Creating toys out of everyday objects is a staple of any imaginative child's playtime: A cardboard box becomes a car; a piece of wood transforms into a sword; and a plastic fork ... becomes Forky.
And so a discarded piece of cutlery is set to become the latest addition to Bonnie's toy chest - along with Woody (Tom Hanks), Buzz Lightyear (Tim Allen) and the rest of the adorable animated gang - when Toy Story 4 hits movie theatres worldwide this month.
The much-anticipated sequel also features the return of the plucky Bo Peep (Annie Potts) as a leading character, and the arrival of 70s action figure Duke Caboom (Keanu Reeves).
Many, including Pixar's own animators, were convinced that the saga would end as a trilogy after its third installment in 2010.
But the question "What's next for Woody?" kept coming up, director Josh Cooley told AFP during a visit to the studios in Emeryville, just outside San Francisco.
Toy Story 3 ended with Woody being passed by Andy - his former boy owner, now all grown up - to Bonnie.
Woody finds himself "in a different room with a different girl, different toys ... something he's never lived through, and we felt we had the beginning of another story," Cooley said.
Pixar says this will be the last movie in the highly successful saga, which began in 1995 as its first feature film, back when it was an unknown studio that not everyone was ready to take a chance on.
Since then, Pixar has won nine Oscars for best animated feature and has become a subsidiary of Disney.
Despite the fact that the franchise is about toys, manufacturers like Mattel and Hasbro passed on the chance to have products such as Barbie and GI Joe featured in the cast of the original.
Each sequel has been loved by critics and audiences alike, and the fourth - which opens on June 21 in North America - appears to be no exception. Sky-high box office totals are already being predicted.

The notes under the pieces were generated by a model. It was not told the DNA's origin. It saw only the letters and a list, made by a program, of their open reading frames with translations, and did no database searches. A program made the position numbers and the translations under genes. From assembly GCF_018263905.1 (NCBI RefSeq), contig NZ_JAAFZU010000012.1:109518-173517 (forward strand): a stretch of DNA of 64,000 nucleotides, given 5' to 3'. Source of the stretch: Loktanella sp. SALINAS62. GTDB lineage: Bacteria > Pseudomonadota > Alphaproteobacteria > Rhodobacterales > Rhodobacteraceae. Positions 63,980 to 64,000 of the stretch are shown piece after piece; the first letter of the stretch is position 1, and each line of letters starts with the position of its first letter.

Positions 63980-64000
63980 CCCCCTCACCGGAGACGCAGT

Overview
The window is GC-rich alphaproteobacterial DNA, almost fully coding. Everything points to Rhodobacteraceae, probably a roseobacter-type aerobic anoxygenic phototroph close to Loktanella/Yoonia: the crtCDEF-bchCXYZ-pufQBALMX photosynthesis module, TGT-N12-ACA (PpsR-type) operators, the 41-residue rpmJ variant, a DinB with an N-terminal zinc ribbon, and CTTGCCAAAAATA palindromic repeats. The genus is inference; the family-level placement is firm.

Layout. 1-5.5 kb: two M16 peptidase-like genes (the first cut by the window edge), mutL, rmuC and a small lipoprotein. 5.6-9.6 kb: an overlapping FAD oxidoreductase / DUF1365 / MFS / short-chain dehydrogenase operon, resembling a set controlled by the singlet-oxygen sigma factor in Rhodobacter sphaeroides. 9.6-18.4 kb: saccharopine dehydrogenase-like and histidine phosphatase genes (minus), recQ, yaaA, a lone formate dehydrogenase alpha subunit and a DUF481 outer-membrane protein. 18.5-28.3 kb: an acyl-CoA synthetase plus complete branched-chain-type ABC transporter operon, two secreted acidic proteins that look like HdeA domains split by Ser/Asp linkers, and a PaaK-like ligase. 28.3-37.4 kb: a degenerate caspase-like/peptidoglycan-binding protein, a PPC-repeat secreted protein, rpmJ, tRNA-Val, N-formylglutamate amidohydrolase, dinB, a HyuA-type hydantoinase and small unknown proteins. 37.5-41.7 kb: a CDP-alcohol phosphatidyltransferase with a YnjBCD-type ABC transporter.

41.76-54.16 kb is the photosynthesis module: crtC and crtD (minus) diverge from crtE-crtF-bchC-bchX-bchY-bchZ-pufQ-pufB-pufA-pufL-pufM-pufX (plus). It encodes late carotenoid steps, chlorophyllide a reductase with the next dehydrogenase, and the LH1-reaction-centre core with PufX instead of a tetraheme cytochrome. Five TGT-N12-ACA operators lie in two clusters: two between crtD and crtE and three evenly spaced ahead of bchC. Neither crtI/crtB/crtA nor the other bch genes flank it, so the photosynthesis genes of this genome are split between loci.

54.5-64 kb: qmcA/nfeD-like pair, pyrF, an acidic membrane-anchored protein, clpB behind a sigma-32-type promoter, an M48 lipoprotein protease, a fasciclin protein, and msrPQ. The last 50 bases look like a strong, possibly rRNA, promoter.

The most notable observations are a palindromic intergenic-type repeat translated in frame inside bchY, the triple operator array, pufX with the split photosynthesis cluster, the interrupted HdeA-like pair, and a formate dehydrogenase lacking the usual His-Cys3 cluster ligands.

"Pixar's foundation is Toy Story," said Cooley, describing Woody, Buzz and Rex as the studio's "Mickey, Donald and Goofy".
"I felt a great pressure, I could not sleep. But at the same time it was an honour because I love these characters very much," he added.
It is the same pressure Bret Parker felt every time she worked on the animation for Woody or Buzz.
"Everyone knows their personalities, how they move," she said.
"STRONG, INNOVATIVE, DARING"
The original creator of these characters, John Lasseter, will not be in a position to say farewell.
Lasseter - known for transforming Pixar from a small Lucasfilm graphics department into the world's most successful animation studio - resigned from Disney last year after several allegations of sexual misconduct were made against him.
Producer Jonas Rivera said that the "DNA and love of the toy and characters" created by Lasseter remain, but that the saga has evolved.
"We've taken over, the second and third generation of Pixar filmmakers - we've made it a little our own," Rivera said.
Just over a year after the departure of Lasseter - who now heads Skydance Media's new animation unit - Toy Story 4 hits screens with Bo Peep in a leading role.
The porcelain figurine, who once adorned a lamp, is childless - something which in Woody's eyes is a tragedy. But she doesn't care.
Discarded by her last owner after becoming chipped, Bo has gracefully seized her newfound freedom, driving a battery-powered car and wielding her shepherdess cane with skill - the sort of empowered, independent woman audiences increasingly want to see on the silver screen.
Becki Tower, who worked on Bo's animation, said she was "excited" by a character who represents a "strong, innovative, daring" woman.
But she clarified that Bo, who appeared in the first two films, did not return with her new attitude simply in response to the pressures of movements like Time's Up, which demand full gender equality.
The film was already in development long before that movement began, Tower said.
"We're in an era where it's a hot topic, but that's not why we did it. We wanted to tell a great story," she said.